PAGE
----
It seems very strange to me that we start off with four characters in "café" and seem to get to five with "caf%C3%A9" which gets decoded as five characters...

    The code that does the decoding in incl::HTML looks like this. I cannot recall where it came from but it has been working for many, many years and has definitely handled Turkish characters in the past under Perl v5.16.3. I wonder if it is failing after the change to Perl v5.36.0

    my @pairs = split /&/, $query_string; foreach my $p(@pairs) { $p =~ tr/+/ /; $p =~ s/%([a-fA-F0-9][a-fA-F0-9])/pack("C", hex($1))/eg; my ($key, $val) = split /=/, $p, 2; $data{$key} = $val; }

    I am beginning to think that I will never understand this mysterious world of character encodings...then I remember that for many, many years references, especially hashrefs were a total mystery to me and now I use them without having to think too hard about it. This is in no small part thanks to the Monastery and I'm hoping a similar magical revelation might be bestowed on me for character encoding! Everything was so much easier when all we had was ASCII!

CGI::Carp sometimes fails in Seekers of Perl Wisdom
4 direct replies — Read more / Contribute
by Bod
on May 18, 2024 at 12:04

    I'm using the following code...

    #!/usr/bin/perl use CGI::Carp qw(fatalsToBrowser); use strict; use warnings; use lib ( "$ENV{'DOCUMENT_ROOT'}/../lib", "$ENV{'DOCUMENT_ROOT'}/../.. +/prod/lib" ); use Bod::CRM; use Site::Utils; die "X - " . $file{'receipt', 'file'};

    The variable $file{'receipt', 'file'} is defined using our and exported with Exporter in the private module Site::Utils.

    Different die statements give very different results
    die "here!"; - CGI::Carp works as expected
    die "X - " . $xxx; - CGI::Carp works as expected - global symbol $xxx requires...
    die "X - " . $file{'receipt', 'file'}; - CGI::Carp doesn't write anything to the browser - I just get a 500 error from the browser.

    How can this be?

JSON encoding error in Seekers of Perl Wisdom
2 direct replies — Read more / Contribute
by Bod
on May 09, 2024 at 09:31

    Having changed server from CentOS to Debian 12 and Perl version from 5.16.3 to 5.36.0, I am having lots of difficulties with character encoding. A topic I don't properly understand. This problem is currently manifesting itself as a failed Stripe webhook. The webhook was working fine before and now it isn't!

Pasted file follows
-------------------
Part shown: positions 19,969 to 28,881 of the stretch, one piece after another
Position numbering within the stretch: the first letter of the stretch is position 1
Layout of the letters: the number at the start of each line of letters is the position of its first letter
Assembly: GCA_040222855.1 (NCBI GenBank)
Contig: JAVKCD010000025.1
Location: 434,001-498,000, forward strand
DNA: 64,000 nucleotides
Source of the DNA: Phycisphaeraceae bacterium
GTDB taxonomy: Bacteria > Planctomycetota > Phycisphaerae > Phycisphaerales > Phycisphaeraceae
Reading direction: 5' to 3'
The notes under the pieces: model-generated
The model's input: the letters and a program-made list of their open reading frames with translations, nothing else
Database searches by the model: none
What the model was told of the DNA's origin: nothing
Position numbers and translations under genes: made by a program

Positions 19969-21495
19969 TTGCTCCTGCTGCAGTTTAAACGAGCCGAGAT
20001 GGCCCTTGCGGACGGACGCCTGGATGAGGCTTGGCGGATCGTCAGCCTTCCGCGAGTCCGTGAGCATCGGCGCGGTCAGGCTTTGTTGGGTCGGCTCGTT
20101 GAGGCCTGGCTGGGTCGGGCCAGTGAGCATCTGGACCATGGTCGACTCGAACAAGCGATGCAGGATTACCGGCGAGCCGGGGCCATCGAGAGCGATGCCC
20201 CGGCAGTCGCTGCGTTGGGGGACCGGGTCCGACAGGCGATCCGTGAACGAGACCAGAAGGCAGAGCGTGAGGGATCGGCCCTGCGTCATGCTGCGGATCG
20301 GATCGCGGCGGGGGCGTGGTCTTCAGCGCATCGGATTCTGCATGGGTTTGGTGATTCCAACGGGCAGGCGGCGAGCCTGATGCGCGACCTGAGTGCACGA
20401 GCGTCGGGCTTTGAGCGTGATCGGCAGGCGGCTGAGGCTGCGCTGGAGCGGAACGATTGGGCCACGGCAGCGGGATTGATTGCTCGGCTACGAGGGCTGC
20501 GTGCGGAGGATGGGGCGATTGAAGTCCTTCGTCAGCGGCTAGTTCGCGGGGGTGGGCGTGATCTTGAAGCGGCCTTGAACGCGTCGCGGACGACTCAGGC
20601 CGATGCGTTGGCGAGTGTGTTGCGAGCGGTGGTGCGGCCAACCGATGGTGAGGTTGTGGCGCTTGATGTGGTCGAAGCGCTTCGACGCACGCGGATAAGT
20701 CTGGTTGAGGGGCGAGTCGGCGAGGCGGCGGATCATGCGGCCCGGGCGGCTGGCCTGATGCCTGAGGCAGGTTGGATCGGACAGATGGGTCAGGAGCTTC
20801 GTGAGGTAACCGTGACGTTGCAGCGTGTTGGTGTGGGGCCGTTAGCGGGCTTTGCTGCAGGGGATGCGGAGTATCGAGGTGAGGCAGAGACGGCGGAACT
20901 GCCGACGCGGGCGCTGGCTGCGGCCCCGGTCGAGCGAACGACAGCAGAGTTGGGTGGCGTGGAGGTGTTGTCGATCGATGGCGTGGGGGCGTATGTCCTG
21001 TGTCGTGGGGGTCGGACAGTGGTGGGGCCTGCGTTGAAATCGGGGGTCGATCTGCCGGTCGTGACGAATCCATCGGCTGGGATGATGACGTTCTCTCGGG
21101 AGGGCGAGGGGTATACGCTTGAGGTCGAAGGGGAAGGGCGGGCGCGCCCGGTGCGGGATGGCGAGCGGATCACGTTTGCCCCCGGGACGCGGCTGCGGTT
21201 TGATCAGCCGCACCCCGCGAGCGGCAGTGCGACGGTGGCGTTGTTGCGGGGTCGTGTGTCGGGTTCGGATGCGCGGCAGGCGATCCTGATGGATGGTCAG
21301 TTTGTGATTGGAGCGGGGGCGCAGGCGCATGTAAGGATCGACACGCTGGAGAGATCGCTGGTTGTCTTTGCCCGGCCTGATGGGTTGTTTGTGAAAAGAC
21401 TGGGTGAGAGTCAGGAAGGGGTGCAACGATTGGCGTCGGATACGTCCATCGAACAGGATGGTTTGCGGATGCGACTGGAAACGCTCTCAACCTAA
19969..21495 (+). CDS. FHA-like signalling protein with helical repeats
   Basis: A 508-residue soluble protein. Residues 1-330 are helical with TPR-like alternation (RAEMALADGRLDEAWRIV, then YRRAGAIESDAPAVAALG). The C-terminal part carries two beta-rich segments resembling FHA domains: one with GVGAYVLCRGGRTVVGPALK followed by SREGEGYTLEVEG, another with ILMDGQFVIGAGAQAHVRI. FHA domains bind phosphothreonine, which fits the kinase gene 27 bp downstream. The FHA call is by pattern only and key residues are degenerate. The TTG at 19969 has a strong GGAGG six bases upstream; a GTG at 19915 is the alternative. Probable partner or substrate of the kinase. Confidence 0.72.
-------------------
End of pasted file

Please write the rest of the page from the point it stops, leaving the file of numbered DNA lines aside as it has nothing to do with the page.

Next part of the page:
Stripe gives me this error:
    Invalid encoding: ISO-8859-1

    I have checked the Debian encoding (I think) and it says:

    ~# echo $LANG C.UTF-8

    Here is a very cut-down version of my code to demonstrate the problem:

    #!/usr/bin/perl use CGI::Carp qw(fatalsToBrowser); use strict; use warnings; use utf8; use JSON; print "Content-type: application/json; charset=UTF-8\n\n"; print encode_json { 'testing' => 'some test', };

    If I call the webhook endpoint in browser, I get the expected JSON output but Stripe gives me the encoding error.

    Given that only two things have changed, server OS and Perl version, it must be one of these. Is there anything I need to do on the server to ensure that it is serving UTF-8 output correctly?

    There are other problems that I think are unconnected, but wise monks may find helpful as they could have the same cause...

    • .htaccess files don't work - they cause a 403 error as soon as RewriteEngine is enabled
    • When I edit some (but not all) Perl scripts, the permissions change from the Plesk psacln group and the correct owner to root
    • When duplicating or copying a Perl script the permissions always change to root and from 755 to 644
    • If I set up FTP accounts, they only have read permission regardless of what group(s) the account gets put in

Install on demand ? in Seekers of Perl Wisdom
5 direct replies — Read more / Contribute
by Bod
on May 07, 2024 at 08:36

    I am using Spreadsheet::Read to provide a universal way to read spreadsheets that users upload. I'm using this module because I have no idea what flavour of spreadsheet users might want to upload.

    This module relies on others to do the work of reading the data. Is there a way to install the modules it uses "on demand"? So only when we first see a Lotus 1-2-3 spreadsheet, for example, do we install the module to read it.

    The purpose of this is to convert the spreadsheet to CSV, so I have it in a standard format for the next part of the processing, which is mapping the data fields ready to import into a CRM - perhaps I am overthinking the universal spreadsheet part...

Encoding issue after upgrade in Seekers of Perl Wisdom
1 direct reply — Read more / Contribute
by Bod
on May 06, 2024 at 17:08

    After a server change, we are getting lots of strange characters from an encoding issue.
    Double spaces and emojis are displayed as Â

    I think this issue is related to the change from Perl version from 5.16.3 to 5.36.0. From the Perl Delta, I note there have been some changes to the way Perl handles UTF encoding, but I don't understand the implications of this.

    We've also upgraded MariaDB from 10.5 to 10.11 but both the character set and the collation are the same. utf8mb4 and utf8mb4_general_ci respectively.

    This issue is not just about data that was created prior to the change. Although emojis created after the change are not mutilated, double spaces are.